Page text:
East Tennessee folk singer-songwriter Teni Rane unveils her single, “Caramel,” the third of four songs comprising the Goldenrod era.
Tinted with classical and Spanish-lite flavors, “Caramel” drifts and flows on evocative layers of guitars and the lusciously haunting cello of Dave Eggar. Rane’s vocals drip with dreamy, velvety timbres, imbuing the lyrics with low-slung bewitching surfaces.
“Full moon fall night – I only see the ghosts of colors / That would’ve shimmered in the sun / Half empty light – you’d never see it comin’ / But something has begun.”
Guitar Girl Magazine spoke with Teni Rane to find out more about the inspiration for “Caramel,” her gear, and The Goldenrod Singles.
What inspired “Caramel,” the latest of your Goldenrod singles?
Full moons in the fall! There’s a gravity in fall nights, especially when the moon shines full and bright. With the instrumentation in “Caramel”, I wanted to echo that mysterious lunar pull and the flash of fiery colors fluttering in an inviting breeze. We are always moving towards something in life and sometimes we need a little bit of a pull in the right direction. There is adventure in following something that is half concealed in shadows and still clear enough to let you know that you ought to keep walking toward that newness.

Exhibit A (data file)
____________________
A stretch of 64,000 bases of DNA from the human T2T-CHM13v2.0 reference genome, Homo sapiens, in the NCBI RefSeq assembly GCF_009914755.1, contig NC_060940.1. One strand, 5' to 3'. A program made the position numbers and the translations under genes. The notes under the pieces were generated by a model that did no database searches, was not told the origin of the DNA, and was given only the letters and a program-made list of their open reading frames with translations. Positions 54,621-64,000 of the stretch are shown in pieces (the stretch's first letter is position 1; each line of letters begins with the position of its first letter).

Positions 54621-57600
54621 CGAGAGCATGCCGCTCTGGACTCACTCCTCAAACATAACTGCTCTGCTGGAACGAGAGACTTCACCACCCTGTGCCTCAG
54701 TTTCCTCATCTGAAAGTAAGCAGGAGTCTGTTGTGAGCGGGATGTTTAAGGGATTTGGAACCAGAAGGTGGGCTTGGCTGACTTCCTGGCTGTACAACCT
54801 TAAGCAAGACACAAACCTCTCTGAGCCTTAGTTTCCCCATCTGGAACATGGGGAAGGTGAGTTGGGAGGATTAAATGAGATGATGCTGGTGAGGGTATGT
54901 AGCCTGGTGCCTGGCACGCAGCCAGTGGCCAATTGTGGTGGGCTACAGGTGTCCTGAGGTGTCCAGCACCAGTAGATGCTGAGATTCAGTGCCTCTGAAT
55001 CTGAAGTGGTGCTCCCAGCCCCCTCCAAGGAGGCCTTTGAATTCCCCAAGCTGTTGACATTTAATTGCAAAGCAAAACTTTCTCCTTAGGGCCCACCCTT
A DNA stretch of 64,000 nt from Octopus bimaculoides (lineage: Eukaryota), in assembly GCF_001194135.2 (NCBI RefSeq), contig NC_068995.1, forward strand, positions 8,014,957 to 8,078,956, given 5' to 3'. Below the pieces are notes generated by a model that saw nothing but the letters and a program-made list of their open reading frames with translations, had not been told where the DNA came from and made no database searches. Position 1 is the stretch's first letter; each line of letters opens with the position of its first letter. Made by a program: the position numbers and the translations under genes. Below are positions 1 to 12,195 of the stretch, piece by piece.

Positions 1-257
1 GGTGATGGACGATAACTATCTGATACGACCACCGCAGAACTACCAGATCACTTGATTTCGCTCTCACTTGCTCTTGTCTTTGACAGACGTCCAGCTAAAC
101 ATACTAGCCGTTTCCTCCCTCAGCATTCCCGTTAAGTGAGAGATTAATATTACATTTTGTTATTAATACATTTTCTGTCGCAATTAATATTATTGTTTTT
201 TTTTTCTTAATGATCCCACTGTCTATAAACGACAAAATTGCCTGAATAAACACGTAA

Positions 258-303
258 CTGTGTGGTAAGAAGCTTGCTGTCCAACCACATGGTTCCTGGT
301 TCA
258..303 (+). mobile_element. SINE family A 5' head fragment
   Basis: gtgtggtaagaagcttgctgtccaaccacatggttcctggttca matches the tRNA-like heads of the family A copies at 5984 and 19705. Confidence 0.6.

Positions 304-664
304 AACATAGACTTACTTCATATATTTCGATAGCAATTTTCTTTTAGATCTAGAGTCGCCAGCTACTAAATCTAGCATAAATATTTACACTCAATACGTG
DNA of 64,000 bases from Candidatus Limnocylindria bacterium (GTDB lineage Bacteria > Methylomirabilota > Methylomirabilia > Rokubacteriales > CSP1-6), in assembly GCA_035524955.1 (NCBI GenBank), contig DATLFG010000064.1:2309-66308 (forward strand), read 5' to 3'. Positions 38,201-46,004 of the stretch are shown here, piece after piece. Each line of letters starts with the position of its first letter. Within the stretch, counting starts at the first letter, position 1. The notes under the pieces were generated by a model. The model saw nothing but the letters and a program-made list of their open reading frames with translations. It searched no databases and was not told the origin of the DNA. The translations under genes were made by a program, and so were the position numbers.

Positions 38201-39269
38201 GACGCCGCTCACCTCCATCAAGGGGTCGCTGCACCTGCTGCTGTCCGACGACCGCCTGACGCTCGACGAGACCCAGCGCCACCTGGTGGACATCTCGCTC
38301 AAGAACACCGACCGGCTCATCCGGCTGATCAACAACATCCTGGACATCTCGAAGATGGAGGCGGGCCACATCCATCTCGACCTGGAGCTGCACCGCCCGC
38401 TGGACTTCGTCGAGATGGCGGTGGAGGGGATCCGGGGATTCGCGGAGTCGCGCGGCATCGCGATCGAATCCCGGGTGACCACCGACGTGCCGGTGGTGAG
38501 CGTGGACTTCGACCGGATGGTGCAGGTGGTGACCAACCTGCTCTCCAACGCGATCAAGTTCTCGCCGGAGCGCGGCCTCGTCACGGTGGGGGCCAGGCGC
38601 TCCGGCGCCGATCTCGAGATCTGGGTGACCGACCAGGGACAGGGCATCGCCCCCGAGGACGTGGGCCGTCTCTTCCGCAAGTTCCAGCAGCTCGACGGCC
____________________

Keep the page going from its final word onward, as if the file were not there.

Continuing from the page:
Explain the meaning behind “The Goldenrod Singles.”
This collection of songs is the lead-off for a full album project I am working on. The album will share the name of the title track: “Goldenrod” (which was released in August of 2023). There are still several songs in the recording process and my goal is to release the full album in 2024. Similarly, to the title track, the album ‘Goldenrod’ is an exploration into where I go in times of change and challenge and newness. The album collection (as well as these first releases) is largely inspired by the shoulder season between the intense final heat of summer and the eventual cooling into autumn. These songs are reactions to events and memories in my life and are integral pieces for me in getting curious about how I react or respond to the past in my present. Even though these songs come from very specific moments in my life, the themes, emotions, and stories that I’m dealing with in my writing are so universal: discomfort in th